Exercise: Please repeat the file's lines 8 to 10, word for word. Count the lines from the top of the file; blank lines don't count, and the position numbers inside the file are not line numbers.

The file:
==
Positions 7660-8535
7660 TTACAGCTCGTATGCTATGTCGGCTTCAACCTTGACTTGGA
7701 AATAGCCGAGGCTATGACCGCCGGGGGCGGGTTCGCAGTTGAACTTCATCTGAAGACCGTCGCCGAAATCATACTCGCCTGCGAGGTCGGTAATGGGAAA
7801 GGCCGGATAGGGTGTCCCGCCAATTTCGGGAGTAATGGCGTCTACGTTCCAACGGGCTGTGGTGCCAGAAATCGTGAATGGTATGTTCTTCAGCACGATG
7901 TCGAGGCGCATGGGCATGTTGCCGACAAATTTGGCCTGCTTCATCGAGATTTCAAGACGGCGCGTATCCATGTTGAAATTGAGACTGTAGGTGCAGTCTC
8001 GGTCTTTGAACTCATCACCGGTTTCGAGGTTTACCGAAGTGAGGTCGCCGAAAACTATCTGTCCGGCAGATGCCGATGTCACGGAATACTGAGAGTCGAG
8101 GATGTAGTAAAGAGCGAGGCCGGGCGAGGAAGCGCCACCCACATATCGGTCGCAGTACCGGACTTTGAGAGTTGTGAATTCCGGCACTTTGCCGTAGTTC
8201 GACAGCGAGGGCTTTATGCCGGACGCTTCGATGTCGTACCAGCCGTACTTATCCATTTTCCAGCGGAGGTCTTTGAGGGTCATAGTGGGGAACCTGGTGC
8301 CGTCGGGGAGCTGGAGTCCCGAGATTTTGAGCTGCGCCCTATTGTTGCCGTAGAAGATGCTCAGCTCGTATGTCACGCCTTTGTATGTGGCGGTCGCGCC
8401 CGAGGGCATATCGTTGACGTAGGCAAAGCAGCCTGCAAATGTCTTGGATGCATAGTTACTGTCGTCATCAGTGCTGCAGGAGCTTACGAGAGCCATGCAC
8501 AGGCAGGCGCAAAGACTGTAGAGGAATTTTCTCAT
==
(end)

8201 GACAGCGAGGGCTTTATGCCGGACGCTTCGATGTCGTACCAGCCGTACTTATCCATTTTCCAGCGGAGGTCTTTGAGGGTCATAGTGGGGAACCTGGTGC
8301 CGTCGGGGAGCTGGAGTCCCGAGATTTTGAGCTGCGCCCTATTGTTGCCGTAGAAGATGCTCAGCTCGTATGTCACGCCTTTGTATGTGGCGGTCGCGCC
8401 CGAGGGCATATCGTTGACGTAGGCAAAGCAGCCTGCAAATGTCTTGGATGCATAGTTACTGTCGTCATCAGTGCTGCAGGAGCTTACGAGAGCCATGCAC